A decisive role could now be played by the German-Language group [at the Synod]. The participants of the Synod are consulting together in language groups – and the German group contains the highest custodian of the Doctrine of the Faith, Müller; and the spearhead of the reformists, the former Curial Cardinal Walter Kasper. Both are renowned theologians worldwide. “If the group around these two [cardinals] comes to an agreement about the reform proposals, it would be close to squaring the circle, because everything would then have the [approving] stamp of the Prefect of Doctrine himself,” according to an Insider.
The claim, namely that, finally, it all depends upon an attained agreement between the spearhead of the reform – Cardinal Walter Kasper – and the spearhead of the resistance – Cardinal Müller, was indeed true. Some concerned Catholics have been praying for Cardinal Müller all along, since he had to face in his own language-group five strong German “Kasperites,” namely: Cardinal Kasper, Cardinal Reinhard Marx, Cardinal Christoph Schönborn, Archbishop Heiner Koch and Bishop Franz-Josef Bode, all of whom had shown, during their own preparations for the Synod – in one way or another – some notable sympathy not only for homosexual couples, but also for the admittance of “remarried” couples to Holy Communion.
It was in the last of the three reports of the language-groups, as Edward Pentin reports, that the German-language group floated the idea of a resort to the internal forum “which critics say is a slightly modified version of the 'Cardinal Kasper thesis' that would admit remarried divorcees to Communion after a period of penance [...].”
Significantly, when this German-language group report was presented on October 21, it was Cardinal Marx himself who, speaking at a Synod press conference, insisted upon the fact that this report was written with the unanimous support of all the members of the group. More than once, he said: “Every text of the German-speaking group, every relatio, is unanimous. No vote against it. That is very important, I think.” He seemingly repeated this fact so that everybody in the room would realize that this meant that Cardinal Müller also supported the report. And Marx explicitly said that the idea of the “internal forum” was intended to be a means to help some “remarried” divorcees “to come to a full reconciliation with the Church,” which would include the access to the Sacraments. Cardinal Marx explicitly mentions at the press conference that there was a kind of agreement between Cardinals Kasper and Müller over the weekend, after they had each studied the writings of St. Thomas Aquinas as to how, with prudence, to “look at the different situations.”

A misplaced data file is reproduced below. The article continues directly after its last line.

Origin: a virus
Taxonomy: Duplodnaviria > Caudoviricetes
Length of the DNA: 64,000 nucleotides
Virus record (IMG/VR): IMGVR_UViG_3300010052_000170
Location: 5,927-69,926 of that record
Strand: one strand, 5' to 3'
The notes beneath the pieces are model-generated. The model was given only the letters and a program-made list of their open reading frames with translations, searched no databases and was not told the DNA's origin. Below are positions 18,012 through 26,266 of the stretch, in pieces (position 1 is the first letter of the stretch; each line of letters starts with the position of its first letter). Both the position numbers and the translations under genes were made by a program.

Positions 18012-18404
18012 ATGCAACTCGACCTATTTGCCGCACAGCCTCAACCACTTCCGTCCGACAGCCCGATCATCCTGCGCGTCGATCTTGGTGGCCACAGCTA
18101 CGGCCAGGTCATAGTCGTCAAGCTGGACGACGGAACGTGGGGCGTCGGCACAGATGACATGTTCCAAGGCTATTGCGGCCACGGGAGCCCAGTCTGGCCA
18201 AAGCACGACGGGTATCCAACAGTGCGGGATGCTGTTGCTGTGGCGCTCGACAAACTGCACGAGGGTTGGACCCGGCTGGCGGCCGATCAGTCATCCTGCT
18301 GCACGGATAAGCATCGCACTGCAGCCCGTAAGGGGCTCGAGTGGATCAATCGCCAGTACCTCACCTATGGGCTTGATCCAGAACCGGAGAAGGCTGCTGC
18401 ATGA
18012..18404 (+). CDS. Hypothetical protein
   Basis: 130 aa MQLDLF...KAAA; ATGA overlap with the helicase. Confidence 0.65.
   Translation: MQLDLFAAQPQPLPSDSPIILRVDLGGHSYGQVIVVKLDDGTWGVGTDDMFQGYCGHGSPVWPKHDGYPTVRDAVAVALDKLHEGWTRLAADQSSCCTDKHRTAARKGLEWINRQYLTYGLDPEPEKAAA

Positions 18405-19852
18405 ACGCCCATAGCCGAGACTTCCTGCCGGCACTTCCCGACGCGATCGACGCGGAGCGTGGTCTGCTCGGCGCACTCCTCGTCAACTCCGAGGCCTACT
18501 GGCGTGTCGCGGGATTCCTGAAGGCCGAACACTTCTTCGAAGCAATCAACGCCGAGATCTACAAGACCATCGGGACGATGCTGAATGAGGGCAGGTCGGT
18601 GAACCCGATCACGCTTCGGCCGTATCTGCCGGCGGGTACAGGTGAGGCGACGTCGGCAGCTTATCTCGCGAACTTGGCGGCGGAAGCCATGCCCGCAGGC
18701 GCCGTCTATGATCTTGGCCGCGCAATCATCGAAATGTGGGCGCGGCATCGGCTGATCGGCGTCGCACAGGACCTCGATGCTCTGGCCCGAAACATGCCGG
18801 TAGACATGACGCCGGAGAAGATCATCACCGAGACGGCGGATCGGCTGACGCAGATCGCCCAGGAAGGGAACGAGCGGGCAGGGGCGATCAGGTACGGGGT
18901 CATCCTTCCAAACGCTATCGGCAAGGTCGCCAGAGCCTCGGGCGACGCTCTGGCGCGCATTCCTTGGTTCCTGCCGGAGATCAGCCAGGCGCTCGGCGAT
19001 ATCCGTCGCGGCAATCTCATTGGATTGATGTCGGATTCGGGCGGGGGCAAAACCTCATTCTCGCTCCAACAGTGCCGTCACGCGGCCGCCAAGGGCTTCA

As the Austrian website, kath.net, reports, it was due to the persuasive influence of Cardinal Christoph Schönborn that a compromise was found. It said: “Without the diplomatic and linguistic capabilities of the Viennese Archbishop an agreement between the positions of Cardinals Walter Kasper and Gerhard Ludwig Müller would probably not have taken place.” Kath.net received this clarifying insight from one participant of the German-language group – “who prefers not to be mentioned by name” – and who also privately commented that, at times, the discussions in the German group were “controversial, but to the point.”
Another German-speaking participant, the Swiss Cardinal Kurt Koch, describes in an interview with the Swiss Radio station SRF on October 25 the implied meaning of the paragraphs 85-86 of the final report as a path of differentiation. Kath.ch, the official website of the Swiss bishops, sums up Koch's nuanced statement:
With reference to the care for remarried divorcees, Koch calls the result of the Synod a differentiation: “The situations of the remarried divorcees are very different,” and these different situations are to be “taken into account in the realm of the pastoral care.” The text does not say that Communion is to be made possible for these faithful. “But it is also not excluded,” says Koch in the interview.